offset=9 flags=0 name=SPI_MISO user=
offset=10 flags=0 name=SPI_MOSI user=
offset=11 flags=0 name=SPI_SCLK user=
offset=12 flags=0 name=GPIO12 user=
offset=13 flags=0 name=GPIO13 user=
offset=14 flags=0 name=TXD1 user=
offset=15 flags=0 name=RXD1 user=
offset=16 flags=0 name=GPIO16 user=
offset=17 flags=3 name=GPIO17 user=gpio-fan@0
offset=18 flags=0 name=GPIO18 user=
offset=19 flags=0 name=GPIO19 user=
offset=20 flags=0 name=GPIO20 user=
offset=21 flags=0 name=GPIO21 user=
offset=22 flags=0 name=GPIO22 user=
offset=23 flags=0 name=GPIO23 user=
offset=24 flags=0 name=GPIO24 user=
offset=25 flags=0 name=GPIO25 user=
offset=26 flags=0 name=GPIO26 user=
offset=27 flags=0 name=GPIO27 user=
offset=28 flags=0 name=RGMII_MDIO user=
offset=29 flags=0 name=RGMIO_MDC user=
offset=30 flags=0 name=CTS0 user=
offset=31 flags=0 name=RTS0 user=
offset=32 flags=0 name=TXD0 user=
offset=33 flags=0 name=RXD0 user=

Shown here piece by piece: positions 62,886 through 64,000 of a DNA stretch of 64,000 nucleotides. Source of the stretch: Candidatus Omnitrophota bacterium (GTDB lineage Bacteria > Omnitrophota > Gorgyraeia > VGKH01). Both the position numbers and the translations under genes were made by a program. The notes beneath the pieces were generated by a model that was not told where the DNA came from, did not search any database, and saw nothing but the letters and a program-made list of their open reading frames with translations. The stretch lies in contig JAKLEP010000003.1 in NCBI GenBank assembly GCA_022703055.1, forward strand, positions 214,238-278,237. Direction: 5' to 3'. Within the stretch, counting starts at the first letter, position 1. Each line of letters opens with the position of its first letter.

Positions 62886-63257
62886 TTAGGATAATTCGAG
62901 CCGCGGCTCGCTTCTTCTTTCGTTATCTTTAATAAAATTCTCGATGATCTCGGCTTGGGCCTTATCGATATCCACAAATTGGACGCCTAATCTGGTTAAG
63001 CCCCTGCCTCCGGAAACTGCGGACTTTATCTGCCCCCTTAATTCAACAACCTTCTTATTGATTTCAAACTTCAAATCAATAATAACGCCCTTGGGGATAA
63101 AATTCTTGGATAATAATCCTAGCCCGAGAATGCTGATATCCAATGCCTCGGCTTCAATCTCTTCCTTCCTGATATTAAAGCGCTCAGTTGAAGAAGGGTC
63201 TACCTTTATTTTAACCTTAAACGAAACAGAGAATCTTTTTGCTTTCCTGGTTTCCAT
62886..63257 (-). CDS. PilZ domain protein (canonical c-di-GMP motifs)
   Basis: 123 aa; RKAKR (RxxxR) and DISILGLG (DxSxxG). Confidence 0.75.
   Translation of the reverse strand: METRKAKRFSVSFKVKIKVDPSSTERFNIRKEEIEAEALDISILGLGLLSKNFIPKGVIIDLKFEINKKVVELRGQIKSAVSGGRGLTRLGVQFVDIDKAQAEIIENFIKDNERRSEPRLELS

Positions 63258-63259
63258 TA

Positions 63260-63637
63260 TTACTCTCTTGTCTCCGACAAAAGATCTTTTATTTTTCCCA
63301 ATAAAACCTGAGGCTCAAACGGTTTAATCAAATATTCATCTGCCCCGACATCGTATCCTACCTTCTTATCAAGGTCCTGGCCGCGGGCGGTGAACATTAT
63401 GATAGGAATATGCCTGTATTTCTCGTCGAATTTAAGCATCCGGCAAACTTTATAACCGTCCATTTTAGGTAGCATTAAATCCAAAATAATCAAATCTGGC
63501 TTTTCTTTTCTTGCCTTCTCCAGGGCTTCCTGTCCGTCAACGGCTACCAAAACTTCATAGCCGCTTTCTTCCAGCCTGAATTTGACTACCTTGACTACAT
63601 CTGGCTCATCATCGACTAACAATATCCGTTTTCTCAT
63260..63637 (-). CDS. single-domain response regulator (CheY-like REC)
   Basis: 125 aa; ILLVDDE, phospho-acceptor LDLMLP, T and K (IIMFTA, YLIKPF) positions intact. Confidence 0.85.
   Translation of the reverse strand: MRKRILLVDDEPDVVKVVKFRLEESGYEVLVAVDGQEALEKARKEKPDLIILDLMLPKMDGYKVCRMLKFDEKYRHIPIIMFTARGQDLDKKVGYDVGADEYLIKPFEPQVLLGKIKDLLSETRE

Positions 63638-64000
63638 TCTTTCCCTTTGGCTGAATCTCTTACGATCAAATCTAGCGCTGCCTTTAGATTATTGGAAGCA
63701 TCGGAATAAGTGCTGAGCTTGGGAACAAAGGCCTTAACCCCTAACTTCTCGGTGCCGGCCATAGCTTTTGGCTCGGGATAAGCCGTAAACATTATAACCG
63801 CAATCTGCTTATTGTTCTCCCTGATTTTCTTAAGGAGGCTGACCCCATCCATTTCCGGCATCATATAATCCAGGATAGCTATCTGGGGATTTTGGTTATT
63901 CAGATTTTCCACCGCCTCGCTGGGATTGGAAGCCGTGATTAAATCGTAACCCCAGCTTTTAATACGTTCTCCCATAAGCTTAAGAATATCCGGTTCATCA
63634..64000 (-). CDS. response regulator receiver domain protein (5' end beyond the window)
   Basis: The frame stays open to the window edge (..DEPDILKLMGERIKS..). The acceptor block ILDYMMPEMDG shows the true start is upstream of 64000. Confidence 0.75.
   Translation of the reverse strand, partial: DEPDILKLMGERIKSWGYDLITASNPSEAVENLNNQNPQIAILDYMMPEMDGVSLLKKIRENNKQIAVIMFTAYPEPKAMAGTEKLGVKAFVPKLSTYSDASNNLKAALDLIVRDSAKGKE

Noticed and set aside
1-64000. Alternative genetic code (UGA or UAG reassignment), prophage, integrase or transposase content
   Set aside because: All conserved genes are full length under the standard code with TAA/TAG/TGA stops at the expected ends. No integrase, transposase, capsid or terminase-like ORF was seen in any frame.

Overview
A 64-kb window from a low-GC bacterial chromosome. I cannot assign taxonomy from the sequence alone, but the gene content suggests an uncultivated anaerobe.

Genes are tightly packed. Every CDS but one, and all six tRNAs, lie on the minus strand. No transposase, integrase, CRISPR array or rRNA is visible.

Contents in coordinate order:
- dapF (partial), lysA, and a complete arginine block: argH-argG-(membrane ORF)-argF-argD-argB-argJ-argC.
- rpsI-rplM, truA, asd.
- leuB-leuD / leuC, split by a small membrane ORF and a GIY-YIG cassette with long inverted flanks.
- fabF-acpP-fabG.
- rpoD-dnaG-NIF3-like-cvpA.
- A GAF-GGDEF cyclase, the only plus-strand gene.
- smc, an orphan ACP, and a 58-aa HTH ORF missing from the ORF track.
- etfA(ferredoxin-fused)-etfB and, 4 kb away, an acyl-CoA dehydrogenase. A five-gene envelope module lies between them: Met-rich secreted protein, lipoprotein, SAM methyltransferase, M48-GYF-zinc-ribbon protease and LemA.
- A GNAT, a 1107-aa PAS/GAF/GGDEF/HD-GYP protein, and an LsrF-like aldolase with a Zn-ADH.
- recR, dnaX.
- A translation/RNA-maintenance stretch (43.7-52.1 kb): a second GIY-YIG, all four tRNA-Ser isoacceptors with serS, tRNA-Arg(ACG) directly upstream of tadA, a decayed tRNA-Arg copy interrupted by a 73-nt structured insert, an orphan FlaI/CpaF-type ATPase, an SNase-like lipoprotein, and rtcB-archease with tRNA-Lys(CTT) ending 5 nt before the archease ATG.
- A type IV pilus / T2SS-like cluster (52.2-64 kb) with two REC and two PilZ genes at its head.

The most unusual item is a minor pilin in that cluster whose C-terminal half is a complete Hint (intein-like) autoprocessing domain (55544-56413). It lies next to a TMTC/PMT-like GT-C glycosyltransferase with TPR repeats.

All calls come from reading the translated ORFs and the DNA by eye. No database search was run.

offset=34 flags=0 name=SD1_CLK user=
offset=35 flags=0 name=SD1_CMD user=
offset=36 flags=0 name=SD1_DATA0 user=
offset=37 flags=0 name=SD1_DATA1 user=
offset=38 flags=0 name=SD1_DATA2 user=
offset=39 flags=0 name=SD1_DATA3 user=
offset=40 flags=0 name=PWM0_MISO user=
offset=41 flags=0 name=PWM1_MOSI user=
offset=42 flags=3 name=STATUS_LED_G_CLK user=led0
offset=43 flags=0 name=SPIFLASH_CE_N user=
offset=44 flags=0 name=SDA0 user=
offset=45 flags=0 name=SCL0 user=
offset=46 flags=0 name=RGMII_RXCLK user=
offset=47 flags=0 name=RGMII_RXCTL user=
offset=48 flags=0 name=RGMII_RXD0 user=
offset=49 flags=0 name=RGMII_RXD1 user=
offset=50 flags=0 name=RGMII_RXD2 user=
offset=51 flags=0 name=RGMII_RXD3 user=
offset=52 flags=0 name=RGMII_TXCLK user=
offset=53 flags=0 name=RGMII_TXCTL user=

/dev/gpiochip1 is a secondary block of GPIO.

Pi400 /dev/gpiochip1

lines=8 name=gpiochip1 label=raspberrypi-exp-gpio

offset=0 flags=2 name=BT_ON user=
offset=1 flags=2 name=WL_ON user=
offset=2 flags=7 name=PWR_LED_OFF user=led1
offset=3 flags=2 name=GLOBAL_RESET user=
offset=4 flags=3 name=VDD_SD_IO_SEL user=vdd-sd-io